Each time Caitlin Ormiston arrives in New Zealand, she brings a little more of her life with her. As a teenager, she left the UK to spend a year in Ngaruawahia working at Christian Youth Camps. She had been drawn to NZ’s beauty and the opportunity to participate in mission to young people, as a young person who had benefitted from discipleship herself.
During university, she returned with a UCCF team from the UK to take part in university missions in Wellington and Lincoln with TSCF. Eight years after Caitlin’s first visit, while on staff with the International Fellowship of Evangelical Students, she visited again to join TSCF staff and students at the midyear conference.
And then this May, Caitlin returned with an MBA and a three-year work visa. She has settled in Wellington and taken up the role of TSCF’s first Chief Operating Officer. Over the past decade, while she was learning more about student ministry and organisational management, TSCF’s staff team nearly doubled and the turnover quadrupled. TSCF began looking for someone who could help grow the capacity of its stretched support team at the same time that Caitlin was considering where to invest her time and training.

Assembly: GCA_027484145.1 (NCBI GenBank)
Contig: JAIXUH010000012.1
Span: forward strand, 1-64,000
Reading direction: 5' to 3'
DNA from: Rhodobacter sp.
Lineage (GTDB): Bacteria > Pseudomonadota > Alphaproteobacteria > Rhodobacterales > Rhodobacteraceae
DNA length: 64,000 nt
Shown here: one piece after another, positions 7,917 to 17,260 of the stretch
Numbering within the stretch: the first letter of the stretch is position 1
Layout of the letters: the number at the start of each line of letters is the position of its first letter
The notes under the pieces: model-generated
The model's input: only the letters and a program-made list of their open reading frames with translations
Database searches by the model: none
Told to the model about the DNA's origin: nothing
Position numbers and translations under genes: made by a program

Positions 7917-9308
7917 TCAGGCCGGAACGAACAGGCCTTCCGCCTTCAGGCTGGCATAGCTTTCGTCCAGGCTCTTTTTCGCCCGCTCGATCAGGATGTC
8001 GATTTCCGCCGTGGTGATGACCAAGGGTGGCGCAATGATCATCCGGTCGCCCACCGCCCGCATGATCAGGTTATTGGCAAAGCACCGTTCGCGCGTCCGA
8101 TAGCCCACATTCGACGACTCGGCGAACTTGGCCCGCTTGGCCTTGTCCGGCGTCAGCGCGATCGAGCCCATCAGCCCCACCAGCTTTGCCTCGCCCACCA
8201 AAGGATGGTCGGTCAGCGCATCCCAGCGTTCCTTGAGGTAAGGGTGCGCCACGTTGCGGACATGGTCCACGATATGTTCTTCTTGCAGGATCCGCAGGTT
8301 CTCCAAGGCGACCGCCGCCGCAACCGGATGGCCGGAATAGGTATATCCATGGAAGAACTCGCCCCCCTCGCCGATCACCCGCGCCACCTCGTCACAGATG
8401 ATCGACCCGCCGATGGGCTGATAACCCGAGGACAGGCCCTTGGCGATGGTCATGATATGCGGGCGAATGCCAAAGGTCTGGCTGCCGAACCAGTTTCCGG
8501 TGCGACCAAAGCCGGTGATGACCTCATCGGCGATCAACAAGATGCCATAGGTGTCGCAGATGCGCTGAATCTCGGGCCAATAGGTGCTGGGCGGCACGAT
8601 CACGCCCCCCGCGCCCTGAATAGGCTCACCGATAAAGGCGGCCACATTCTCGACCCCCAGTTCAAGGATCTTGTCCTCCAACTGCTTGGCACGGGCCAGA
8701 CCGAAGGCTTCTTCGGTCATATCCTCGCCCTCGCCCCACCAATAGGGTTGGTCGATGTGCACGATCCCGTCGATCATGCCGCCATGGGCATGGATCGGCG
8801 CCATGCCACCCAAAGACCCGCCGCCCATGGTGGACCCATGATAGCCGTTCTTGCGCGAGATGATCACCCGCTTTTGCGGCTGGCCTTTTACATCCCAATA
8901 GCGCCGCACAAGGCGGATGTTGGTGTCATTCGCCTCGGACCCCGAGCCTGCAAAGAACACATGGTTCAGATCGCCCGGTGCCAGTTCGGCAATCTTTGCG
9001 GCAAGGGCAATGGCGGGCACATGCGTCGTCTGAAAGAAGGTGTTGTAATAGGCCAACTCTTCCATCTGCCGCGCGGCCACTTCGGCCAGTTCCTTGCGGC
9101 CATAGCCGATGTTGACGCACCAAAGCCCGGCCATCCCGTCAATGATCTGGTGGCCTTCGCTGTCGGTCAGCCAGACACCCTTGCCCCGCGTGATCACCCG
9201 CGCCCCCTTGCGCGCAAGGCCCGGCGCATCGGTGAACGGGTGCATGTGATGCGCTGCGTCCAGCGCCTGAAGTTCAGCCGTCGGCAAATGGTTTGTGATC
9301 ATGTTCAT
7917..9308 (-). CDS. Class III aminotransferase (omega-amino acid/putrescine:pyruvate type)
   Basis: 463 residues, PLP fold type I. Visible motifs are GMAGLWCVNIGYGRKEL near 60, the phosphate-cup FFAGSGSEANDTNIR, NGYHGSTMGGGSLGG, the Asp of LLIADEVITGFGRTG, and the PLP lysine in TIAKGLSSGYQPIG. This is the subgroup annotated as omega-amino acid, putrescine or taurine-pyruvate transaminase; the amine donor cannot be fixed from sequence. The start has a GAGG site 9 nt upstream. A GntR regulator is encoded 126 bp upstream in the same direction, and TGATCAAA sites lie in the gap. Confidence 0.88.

“I’ve arrived at an interesting time in the movement’s history,” Caitlin said, as TSCF prepares to farewell Nigel Pollock after 12 years as National Director. “As he wrote in the annual review, we can have courage that God goes before us and the next era under new leadership will be an exciting one.”
Caitlin is particularly looking forward to seeing TSCF continue to develop a greater connection with Māori and Pasifika students, and find ways for the ministry to further reflect the multi-ethnic nature of the New Zealand church.
Her calling to student ministry has been a clear one. As a student in Nottingham, England, she served in the Christian Union. She was particularly focused on finding ways to reach international students and on encouraging the CU to share Christ around the globe. After university, she worked with UCCF and then ChSA in Poland before taking up a role with IFES in Oxford.
“All the while, I stayed in touch with staff and students in New Zealand and expanded my global picture of the impact of student ministry,” she said. “It’s been encouraging to look back and see God’s hand in my development and direction to the point where I have the opportunity to serve in a way that combines my heart, experience and studies.”
God’s provision for every detail extended to a work visa that was approved in just a couple of days, and many people who have made the move possible. Like most staff, Caitlin must raise the funds for her salary. “I’m thankful for a team of supporters around the world who are praying for me and contributing sacrificially towards ministry in a country they may never visit,” Caitlin said.